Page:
Wells Drug February
Feature

Two soldiers with Petersburg ties fought on Normandy beaches.

Jack Wildes, left, and George Arends

Many Nebraska soldiers were among the Americans who landed on the beaches of Normandy, France, on June 6, 1944.
Among them were two with connections to the Petersburg area, and both lived through that bloody experience.
George Arends a Petersburg native, was a machine gunner with the Army’s 90th Division.
John (Jack) Wildes, a native of Minnesota who moved to Petersburg in the 1950s, was a member of the Army’s 4th Cavalry Mechanized Reconnaissance Squadron on D Day.
They both landed in Normandy with their respective units.
Arends’ D-Day experience was recapped in a Grand Island Independent story in 1994, marking the 50th anniversary of D-Day.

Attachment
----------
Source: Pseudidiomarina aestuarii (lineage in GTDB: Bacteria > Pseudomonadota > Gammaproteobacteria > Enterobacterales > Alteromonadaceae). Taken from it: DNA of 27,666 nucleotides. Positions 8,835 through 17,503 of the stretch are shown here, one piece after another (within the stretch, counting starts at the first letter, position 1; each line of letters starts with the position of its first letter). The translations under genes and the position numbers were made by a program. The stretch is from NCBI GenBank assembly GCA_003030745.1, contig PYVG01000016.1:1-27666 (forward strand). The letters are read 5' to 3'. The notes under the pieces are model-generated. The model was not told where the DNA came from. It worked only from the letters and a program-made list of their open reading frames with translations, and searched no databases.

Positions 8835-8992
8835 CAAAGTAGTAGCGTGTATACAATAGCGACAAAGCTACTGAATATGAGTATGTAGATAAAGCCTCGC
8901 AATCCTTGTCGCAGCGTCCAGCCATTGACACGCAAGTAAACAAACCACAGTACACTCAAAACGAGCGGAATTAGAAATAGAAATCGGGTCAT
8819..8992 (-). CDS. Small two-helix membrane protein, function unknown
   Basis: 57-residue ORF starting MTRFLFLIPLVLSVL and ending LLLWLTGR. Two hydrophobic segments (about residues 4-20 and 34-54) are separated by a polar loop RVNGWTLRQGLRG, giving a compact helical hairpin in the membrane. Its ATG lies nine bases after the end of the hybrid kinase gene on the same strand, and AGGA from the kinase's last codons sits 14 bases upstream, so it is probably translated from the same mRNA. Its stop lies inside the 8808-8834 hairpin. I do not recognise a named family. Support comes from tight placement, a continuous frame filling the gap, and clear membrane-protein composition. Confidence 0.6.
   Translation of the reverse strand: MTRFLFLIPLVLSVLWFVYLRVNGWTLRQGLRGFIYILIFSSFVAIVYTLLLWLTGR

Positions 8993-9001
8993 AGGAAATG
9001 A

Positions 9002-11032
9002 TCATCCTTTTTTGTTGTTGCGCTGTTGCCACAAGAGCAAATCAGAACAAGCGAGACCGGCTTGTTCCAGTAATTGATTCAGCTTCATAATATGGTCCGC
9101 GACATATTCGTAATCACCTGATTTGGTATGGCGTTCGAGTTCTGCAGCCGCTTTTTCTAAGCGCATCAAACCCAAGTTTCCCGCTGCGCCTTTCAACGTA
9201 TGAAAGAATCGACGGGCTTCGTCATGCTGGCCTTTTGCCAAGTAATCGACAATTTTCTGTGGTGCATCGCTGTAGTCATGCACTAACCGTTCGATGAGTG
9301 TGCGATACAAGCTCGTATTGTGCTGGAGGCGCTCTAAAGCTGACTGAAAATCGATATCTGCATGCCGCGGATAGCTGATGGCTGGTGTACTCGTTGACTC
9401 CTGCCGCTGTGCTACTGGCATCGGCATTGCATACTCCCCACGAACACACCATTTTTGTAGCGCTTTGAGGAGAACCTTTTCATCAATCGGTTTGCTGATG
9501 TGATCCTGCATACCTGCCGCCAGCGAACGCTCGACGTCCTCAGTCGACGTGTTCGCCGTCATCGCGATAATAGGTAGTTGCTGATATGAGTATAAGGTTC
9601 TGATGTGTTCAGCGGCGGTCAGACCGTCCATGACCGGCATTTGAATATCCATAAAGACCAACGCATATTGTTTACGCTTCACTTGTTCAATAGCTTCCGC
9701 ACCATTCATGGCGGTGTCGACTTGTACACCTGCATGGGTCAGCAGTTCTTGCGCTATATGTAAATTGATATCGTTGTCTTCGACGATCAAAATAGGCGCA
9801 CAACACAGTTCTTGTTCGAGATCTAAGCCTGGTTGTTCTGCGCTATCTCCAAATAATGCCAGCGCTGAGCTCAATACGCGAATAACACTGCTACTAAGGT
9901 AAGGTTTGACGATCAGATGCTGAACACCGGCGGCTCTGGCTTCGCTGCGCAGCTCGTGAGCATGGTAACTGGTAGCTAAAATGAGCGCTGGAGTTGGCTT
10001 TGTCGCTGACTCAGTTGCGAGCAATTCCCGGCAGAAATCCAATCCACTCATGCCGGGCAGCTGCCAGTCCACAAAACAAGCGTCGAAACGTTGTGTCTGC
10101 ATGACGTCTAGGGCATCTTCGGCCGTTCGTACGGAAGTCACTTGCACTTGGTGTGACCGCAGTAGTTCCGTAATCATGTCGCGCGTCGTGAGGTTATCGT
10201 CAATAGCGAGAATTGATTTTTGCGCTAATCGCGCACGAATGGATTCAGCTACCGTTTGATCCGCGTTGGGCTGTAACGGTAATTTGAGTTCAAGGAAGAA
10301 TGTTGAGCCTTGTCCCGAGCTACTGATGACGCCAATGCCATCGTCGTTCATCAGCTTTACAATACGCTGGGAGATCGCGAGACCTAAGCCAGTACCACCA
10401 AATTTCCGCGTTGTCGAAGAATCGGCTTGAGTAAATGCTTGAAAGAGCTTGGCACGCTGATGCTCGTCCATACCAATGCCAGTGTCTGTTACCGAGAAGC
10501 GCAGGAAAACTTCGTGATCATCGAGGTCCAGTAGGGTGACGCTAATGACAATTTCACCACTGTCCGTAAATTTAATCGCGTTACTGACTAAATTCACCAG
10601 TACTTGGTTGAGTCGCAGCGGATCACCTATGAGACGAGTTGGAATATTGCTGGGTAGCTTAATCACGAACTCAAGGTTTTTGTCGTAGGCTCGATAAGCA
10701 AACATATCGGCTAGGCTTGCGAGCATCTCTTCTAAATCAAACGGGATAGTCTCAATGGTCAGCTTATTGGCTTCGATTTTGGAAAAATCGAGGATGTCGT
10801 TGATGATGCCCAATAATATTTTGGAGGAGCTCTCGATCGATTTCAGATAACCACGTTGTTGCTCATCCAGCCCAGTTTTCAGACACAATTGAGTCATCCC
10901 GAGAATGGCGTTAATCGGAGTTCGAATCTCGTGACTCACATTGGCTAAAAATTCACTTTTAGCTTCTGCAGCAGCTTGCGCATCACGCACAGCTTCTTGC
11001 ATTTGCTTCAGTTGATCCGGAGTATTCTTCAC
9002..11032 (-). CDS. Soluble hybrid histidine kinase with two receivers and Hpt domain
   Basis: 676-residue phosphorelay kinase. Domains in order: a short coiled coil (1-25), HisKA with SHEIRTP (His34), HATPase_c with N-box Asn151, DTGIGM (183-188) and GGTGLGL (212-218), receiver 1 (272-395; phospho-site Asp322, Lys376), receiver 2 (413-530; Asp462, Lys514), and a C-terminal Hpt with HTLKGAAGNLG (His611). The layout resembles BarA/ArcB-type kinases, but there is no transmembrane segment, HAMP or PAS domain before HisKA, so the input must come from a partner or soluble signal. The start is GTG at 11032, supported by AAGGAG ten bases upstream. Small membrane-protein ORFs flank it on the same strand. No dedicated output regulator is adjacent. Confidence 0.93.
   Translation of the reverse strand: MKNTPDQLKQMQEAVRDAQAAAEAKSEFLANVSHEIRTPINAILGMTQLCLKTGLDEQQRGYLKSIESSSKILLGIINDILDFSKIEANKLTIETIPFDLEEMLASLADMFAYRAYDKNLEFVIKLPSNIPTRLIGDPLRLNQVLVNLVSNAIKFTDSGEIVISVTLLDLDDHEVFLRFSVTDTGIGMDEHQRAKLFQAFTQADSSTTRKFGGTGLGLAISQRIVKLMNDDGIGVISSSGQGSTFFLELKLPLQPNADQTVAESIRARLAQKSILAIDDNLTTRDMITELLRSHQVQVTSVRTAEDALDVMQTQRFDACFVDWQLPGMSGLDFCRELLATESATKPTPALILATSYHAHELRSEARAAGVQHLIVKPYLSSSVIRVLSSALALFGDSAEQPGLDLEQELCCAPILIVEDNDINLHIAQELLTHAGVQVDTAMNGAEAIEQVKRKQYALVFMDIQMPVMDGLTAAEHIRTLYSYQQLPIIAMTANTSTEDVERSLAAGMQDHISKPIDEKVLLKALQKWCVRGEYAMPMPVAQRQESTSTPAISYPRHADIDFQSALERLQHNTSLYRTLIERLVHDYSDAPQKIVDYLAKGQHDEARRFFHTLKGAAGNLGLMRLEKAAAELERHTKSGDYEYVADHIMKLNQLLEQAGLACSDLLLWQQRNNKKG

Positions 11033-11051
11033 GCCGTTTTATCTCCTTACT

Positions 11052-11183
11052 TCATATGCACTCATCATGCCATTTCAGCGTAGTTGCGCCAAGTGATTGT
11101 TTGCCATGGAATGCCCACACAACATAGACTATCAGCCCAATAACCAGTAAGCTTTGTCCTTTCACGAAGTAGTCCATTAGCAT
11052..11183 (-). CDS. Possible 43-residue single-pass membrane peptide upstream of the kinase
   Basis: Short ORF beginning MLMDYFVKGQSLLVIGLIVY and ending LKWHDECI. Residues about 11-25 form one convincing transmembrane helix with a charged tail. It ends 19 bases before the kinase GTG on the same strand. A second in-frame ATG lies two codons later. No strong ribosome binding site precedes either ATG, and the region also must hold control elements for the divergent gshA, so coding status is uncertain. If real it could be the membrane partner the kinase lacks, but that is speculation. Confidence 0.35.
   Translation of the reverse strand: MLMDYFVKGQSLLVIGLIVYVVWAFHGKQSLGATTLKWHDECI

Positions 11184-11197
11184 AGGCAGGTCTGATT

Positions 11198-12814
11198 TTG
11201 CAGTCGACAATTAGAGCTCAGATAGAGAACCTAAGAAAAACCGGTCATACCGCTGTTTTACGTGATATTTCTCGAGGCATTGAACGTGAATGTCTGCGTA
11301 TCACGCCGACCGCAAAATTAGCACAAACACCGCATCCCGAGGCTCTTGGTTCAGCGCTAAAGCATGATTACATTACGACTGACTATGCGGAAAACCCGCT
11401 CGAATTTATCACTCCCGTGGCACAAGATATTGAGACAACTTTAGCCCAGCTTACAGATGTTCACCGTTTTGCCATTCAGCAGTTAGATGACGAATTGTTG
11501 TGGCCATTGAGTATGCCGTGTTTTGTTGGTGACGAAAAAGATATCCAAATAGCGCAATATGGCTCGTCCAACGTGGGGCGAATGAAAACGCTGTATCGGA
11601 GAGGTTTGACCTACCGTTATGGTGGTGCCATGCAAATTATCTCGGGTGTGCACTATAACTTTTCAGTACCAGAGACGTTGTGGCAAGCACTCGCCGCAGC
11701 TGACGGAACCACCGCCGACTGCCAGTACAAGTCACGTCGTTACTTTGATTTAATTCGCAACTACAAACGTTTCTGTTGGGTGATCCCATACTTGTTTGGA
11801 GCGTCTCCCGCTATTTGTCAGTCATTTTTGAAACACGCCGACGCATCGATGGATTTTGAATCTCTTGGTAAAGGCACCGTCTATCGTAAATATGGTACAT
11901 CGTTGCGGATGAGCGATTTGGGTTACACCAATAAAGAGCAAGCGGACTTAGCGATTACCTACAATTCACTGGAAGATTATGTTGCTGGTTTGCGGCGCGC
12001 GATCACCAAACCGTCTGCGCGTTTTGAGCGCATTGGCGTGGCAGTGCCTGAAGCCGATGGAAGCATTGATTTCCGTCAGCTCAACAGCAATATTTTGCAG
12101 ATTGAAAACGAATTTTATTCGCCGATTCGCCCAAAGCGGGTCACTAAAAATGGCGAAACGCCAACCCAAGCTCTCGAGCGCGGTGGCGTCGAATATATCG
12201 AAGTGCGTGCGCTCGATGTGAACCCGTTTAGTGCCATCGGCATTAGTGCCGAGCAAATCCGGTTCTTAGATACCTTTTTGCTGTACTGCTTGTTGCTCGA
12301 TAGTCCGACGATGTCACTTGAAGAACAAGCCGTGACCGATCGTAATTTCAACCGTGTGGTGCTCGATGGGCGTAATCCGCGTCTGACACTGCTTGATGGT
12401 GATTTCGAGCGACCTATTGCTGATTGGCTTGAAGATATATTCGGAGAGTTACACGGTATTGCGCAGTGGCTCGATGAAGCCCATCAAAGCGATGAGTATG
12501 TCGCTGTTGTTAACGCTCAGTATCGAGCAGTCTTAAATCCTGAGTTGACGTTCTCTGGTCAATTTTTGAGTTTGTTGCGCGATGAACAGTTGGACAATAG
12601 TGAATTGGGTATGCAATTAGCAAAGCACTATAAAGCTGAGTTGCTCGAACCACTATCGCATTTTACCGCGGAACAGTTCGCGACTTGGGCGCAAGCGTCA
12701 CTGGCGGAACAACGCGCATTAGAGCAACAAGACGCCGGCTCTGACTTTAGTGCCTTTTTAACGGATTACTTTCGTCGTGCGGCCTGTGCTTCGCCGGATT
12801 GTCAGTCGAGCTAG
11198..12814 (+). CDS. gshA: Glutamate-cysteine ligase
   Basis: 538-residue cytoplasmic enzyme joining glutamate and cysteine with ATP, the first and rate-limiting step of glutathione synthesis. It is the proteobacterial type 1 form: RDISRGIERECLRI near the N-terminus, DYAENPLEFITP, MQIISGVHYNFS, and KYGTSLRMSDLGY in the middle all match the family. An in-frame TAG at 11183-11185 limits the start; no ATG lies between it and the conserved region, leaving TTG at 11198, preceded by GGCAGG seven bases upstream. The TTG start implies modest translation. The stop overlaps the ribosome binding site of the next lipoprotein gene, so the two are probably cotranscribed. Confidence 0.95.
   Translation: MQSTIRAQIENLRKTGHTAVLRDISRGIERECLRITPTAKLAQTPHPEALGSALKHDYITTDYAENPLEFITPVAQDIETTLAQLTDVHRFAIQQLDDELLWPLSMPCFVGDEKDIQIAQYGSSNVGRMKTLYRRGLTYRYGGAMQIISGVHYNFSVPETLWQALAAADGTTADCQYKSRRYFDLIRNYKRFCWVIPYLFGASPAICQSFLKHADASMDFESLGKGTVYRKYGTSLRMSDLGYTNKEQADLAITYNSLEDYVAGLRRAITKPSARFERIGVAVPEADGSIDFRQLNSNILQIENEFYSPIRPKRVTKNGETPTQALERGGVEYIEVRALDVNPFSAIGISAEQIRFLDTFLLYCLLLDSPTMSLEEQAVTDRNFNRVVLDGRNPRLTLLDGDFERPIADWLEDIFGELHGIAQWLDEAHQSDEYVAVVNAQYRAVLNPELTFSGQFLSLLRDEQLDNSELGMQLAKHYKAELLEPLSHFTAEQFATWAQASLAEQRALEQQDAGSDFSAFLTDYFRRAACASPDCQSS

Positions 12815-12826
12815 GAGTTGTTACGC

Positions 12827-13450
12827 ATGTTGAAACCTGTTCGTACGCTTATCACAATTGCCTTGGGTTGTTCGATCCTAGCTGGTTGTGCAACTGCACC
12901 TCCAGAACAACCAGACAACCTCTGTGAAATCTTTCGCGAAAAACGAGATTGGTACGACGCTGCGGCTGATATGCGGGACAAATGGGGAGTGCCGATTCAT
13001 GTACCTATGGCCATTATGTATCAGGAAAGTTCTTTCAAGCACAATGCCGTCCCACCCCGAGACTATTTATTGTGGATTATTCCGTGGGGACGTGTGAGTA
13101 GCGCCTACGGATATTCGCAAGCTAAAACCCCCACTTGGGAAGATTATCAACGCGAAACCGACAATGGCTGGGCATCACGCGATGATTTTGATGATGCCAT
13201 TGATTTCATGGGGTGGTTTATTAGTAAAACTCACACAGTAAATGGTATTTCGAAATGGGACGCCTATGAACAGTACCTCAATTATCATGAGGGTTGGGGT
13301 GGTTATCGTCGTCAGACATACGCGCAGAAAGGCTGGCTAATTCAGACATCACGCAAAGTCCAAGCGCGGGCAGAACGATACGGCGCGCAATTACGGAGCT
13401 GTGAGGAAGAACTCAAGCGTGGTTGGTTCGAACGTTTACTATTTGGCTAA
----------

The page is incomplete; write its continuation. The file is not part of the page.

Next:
Back then on Omaha Beach, Arends said he was very lucky to survive.

John (Jack) Wildes enlisted in the Army on March 20, 1941, and was stationed at Fort Meade, SD, with the 4th Cavalry before the war. His unit trained horses until the spring of 1942, when it became a mechanized unit.

On June 6, 1944, at 6:30 a.m., the VII Corps and the 4th Cavalry landed on Utah Beach in Normandy and fought their way inland.

They had secured the beach by nightfall, and fought their way through France over the next seven months

Read the complete story in the June 5 Albion News and Petersburg Press, print and e-editions.